Preload-induced alterations in capacitance-free diastolic pressure-flow relationships

T. Aversano, F. J. Klocke, R. E. Mates, J. M. Canty

Research output: Contribution to journalArticlepeer-review

47 Scopus citations


We have studied the influence of left ventricular diastolic pressure (LVDP) on diastolic coronary pressure-flow relationships independently of capacitance flow in an open-chest heart-blocked canine preparation in which the left circumflex (LC) bed was vasodilated with adenosine and perfused with a programmable servo valve pressure source. At the onset of long diastoles produced by cessation of ventricular pacing, LVDP was adjusted to, and maintained at, a preselected level using a blood-filled reservoir. Right atrial pressure was kept constant at ~8 mmHg. LC pressure (P(LC)) was then made to decline and rise sequentially at a constant rate (2-40 mmHg/s), with LC inflow reaching zero at the nadir of the declining pressure ramp. The capacitance-free diastolic pressure-flow relationship was considered to lie midway between the instantaneous relationships derived from each down and up ramp pair. All capacitance-free relationships were curvilinear, and the degree of curvilinearity was accentuated with increasing preload. Pressure-axis intercepts (P(f=0)) increased from 14 ± 1.1 (SE) to 23 ± 1.4 mmHg as preload was raised from 6-10 to 31-35 mmHg. Coronary conductance, taken as the slope of the pressure-flow relationship at any given (P(LC), fell progressively as preload rose, with the fall being more marked at higher levels of preload and lower values of P(LC). Diastolic coronary flow also decreased as a function of preload, reflecting the increases in P(f=0) and decreases in conductance. We conclude that LVDP can importantly influence diastolic coronary perfusion by effects on both P(f=0) and conductance.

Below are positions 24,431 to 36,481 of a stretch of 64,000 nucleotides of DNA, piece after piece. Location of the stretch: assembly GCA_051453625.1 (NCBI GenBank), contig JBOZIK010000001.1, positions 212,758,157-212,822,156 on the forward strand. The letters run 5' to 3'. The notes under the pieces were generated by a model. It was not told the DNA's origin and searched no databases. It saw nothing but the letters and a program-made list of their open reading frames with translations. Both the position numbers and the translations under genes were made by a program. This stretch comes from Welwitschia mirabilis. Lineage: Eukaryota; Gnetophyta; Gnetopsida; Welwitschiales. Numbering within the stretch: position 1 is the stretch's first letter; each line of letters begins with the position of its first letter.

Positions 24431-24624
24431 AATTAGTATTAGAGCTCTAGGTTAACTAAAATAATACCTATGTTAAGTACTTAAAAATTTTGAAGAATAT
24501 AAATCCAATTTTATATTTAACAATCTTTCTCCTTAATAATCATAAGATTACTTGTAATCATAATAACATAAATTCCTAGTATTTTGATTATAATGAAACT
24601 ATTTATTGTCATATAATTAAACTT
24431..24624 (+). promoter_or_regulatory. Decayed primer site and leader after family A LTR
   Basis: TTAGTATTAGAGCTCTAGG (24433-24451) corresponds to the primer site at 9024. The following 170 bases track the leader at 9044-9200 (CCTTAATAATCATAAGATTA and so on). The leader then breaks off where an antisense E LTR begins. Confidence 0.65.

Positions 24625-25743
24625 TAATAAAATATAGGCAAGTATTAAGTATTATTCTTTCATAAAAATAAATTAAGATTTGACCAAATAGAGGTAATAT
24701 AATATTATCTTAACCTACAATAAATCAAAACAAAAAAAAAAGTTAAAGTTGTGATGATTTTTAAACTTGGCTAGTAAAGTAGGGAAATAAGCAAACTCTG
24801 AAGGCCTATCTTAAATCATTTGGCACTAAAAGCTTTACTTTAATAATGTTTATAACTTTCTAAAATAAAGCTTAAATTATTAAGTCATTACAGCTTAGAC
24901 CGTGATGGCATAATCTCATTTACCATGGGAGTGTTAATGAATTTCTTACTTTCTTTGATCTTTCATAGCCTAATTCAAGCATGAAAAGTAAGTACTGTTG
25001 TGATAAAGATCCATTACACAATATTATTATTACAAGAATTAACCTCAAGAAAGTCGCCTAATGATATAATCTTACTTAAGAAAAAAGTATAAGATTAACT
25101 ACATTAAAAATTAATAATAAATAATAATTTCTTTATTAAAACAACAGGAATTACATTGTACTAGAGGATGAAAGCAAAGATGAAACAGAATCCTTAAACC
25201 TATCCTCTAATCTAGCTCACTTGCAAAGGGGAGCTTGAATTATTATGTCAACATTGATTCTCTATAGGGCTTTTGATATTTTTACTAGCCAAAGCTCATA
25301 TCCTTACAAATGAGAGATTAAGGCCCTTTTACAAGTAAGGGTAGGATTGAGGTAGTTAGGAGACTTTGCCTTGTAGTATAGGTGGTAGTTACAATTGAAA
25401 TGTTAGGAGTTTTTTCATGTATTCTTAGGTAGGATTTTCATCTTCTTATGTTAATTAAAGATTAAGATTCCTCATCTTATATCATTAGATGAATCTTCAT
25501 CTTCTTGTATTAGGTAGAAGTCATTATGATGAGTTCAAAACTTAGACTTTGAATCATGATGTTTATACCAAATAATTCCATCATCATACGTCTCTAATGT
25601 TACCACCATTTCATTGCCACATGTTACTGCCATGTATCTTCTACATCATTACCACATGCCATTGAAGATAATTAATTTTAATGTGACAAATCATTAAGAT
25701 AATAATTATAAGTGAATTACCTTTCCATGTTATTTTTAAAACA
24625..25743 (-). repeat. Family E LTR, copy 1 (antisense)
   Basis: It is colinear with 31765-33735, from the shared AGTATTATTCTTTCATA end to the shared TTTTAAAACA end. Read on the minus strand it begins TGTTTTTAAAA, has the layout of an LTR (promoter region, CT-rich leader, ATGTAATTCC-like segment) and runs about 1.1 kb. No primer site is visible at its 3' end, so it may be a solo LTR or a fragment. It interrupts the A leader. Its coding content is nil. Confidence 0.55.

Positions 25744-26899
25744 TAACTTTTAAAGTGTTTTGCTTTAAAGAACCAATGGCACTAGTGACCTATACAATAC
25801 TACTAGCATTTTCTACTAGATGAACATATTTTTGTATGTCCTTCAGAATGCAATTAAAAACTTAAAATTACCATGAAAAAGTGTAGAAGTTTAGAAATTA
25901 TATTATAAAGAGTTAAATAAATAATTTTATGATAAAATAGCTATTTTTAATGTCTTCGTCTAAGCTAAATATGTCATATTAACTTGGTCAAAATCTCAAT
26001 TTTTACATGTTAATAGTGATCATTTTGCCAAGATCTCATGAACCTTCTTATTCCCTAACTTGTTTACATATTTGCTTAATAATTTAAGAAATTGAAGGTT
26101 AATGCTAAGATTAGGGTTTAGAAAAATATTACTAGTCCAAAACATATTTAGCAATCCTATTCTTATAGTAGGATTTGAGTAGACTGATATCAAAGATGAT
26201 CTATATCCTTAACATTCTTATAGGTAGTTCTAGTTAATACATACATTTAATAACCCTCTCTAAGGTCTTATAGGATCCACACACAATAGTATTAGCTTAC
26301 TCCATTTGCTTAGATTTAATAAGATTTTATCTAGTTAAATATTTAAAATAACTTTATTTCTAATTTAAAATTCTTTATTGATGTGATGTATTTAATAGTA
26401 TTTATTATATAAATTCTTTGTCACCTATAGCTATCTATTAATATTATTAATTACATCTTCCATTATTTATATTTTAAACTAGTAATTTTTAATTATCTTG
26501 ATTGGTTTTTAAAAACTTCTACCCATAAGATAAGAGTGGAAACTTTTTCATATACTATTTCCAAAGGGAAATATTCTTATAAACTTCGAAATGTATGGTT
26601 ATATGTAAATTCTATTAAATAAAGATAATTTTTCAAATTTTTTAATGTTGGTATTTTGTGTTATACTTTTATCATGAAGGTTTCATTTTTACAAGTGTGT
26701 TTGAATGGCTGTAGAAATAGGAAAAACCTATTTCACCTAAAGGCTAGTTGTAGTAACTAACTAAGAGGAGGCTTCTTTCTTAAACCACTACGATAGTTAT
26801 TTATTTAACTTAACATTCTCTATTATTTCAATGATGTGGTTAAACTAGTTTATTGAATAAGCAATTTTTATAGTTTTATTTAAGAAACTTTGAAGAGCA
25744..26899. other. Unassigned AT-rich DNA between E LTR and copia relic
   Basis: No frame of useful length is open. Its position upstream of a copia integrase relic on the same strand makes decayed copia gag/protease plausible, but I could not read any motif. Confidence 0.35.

Original languageEnglish (US)
Pages (from-to)H410-H417
JournalAmerican Journal of Physiology - Heart and Circulatory Physiology
Issue number3
StatePublished - 1984
Externally publishedYes

ASJC Scopus subject areas

  • Physiology
  • Cardiology and Cardiovascular Medicine
  • Physiology (medical)


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